Last week Sentrigo brought a security hole in SQL Server to my attention. The issue is simply that SQL Server stores passwords in clear text in memory, so it’s quite possible to sniff the memory to retrieve passwords of other users. That in itself doesn’t sound dangerous at first glance because you have to have system admin rights in the database to do this. However, there are two basic situations where this could be horrendous.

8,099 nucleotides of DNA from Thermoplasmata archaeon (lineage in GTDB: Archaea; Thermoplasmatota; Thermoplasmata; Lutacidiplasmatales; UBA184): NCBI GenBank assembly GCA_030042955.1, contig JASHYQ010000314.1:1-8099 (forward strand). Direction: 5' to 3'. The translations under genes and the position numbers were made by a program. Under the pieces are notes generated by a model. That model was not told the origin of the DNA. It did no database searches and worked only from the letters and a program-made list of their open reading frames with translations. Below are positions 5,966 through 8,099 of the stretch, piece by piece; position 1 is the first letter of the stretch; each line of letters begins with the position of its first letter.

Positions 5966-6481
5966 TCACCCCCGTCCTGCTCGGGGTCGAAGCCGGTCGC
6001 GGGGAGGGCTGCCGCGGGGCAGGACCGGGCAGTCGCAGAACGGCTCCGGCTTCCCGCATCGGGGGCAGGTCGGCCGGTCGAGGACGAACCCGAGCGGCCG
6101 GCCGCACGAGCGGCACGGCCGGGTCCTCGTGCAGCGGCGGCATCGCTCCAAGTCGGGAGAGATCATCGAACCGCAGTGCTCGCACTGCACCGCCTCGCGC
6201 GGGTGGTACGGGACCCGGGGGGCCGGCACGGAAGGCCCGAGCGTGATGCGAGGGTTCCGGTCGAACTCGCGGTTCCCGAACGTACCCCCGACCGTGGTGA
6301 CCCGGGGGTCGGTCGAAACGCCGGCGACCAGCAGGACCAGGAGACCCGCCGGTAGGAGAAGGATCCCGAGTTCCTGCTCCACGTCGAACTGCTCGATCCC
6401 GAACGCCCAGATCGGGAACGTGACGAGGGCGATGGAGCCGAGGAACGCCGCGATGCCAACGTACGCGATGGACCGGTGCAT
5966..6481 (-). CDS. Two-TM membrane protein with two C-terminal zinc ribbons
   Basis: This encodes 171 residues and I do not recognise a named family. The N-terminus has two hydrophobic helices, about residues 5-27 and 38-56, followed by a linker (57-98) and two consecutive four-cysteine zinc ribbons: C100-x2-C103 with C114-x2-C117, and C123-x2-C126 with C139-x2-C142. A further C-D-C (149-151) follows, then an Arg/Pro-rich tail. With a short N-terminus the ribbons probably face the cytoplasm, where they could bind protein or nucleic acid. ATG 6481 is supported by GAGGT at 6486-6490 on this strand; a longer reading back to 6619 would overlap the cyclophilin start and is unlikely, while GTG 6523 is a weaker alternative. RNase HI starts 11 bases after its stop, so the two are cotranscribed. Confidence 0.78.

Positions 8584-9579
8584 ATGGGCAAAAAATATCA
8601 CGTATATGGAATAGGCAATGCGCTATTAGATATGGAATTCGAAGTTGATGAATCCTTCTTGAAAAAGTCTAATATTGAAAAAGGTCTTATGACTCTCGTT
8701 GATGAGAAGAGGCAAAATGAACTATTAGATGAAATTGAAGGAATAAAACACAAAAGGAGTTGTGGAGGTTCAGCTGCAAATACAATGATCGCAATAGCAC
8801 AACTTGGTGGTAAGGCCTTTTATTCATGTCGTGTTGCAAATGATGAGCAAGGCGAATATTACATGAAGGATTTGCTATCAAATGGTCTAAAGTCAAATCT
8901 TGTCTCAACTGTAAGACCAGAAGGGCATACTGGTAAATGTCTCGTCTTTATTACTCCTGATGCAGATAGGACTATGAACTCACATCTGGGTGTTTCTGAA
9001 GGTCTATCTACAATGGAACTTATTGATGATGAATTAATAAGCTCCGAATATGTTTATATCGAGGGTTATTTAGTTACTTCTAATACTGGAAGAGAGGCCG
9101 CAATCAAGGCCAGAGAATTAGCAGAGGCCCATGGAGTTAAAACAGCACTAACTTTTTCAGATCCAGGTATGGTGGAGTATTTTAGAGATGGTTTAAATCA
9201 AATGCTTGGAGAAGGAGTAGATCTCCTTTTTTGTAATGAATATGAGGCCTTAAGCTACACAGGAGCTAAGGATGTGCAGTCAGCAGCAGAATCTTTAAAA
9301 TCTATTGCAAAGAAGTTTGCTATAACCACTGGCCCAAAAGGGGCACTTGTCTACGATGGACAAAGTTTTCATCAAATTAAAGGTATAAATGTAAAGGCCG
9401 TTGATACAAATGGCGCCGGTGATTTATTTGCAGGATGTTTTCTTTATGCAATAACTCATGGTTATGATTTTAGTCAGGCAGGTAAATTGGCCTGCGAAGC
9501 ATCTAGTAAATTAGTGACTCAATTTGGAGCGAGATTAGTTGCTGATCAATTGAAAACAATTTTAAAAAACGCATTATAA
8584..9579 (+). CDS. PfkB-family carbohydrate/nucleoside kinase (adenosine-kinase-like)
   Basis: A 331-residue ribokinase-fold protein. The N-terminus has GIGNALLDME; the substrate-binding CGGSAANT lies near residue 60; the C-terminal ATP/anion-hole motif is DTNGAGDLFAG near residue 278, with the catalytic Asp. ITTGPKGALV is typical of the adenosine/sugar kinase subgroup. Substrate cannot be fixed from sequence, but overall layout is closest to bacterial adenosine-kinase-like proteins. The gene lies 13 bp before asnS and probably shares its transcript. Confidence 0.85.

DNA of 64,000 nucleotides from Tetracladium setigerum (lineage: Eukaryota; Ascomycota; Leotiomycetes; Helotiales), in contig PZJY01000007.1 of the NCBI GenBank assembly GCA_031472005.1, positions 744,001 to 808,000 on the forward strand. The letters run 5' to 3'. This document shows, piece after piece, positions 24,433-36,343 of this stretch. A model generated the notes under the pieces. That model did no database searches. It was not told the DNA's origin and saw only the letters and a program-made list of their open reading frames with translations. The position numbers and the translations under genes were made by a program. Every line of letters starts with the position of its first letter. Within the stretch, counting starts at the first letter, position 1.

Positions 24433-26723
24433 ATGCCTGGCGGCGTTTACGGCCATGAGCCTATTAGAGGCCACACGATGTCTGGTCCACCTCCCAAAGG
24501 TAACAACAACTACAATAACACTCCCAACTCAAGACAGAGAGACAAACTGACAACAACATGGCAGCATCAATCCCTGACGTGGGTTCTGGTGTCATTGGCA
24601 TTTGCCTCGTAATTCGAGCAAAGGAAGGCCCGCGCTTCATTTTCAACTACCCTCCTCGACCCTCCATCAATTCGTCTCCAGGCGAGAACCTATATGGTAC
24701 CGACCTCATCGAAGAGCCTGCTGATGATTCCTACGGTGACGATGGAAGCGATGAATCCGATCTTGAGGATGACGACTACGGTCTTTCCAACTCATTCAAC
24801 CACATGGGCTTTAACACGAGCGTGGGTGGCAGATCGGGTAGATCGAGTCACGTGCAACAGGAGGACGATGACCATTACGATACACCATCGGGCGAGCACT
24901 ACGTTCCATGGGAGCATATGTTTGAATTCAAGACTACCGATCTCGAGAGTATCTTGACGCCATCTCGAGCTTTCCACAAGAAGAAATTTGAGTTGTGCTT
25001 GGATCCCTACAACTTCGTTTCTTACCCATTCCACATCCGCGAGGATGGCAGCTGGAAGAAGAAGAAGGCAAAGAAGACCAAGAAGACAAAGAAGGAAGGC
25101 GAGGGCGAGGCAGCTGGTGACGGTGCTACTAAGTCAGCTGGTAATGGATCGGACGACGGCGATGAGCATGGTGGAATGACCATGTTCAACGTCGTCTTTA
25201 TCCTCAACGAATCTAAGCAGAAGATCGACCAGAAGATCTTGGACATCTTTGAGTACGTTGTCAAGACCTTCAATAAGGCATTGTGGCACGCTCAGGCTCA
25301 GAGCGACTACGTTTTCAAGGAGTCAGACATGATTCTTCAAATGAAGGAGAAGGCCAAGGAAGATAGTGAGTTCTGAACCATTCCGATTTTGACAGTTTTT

Because most users have the same password, once you gain access to this password, you’ve gained access to all the boxes that account is on. This works on only native SQL passwords, not on Windows passwords. This is because when you use a Windows account to log into SQL, you don’t give it a password; you only pass in your security token, and there’s no password to steal. With SQL passwords, however, you pass in the SQL username and password, and this combination is stored in clear text in memory.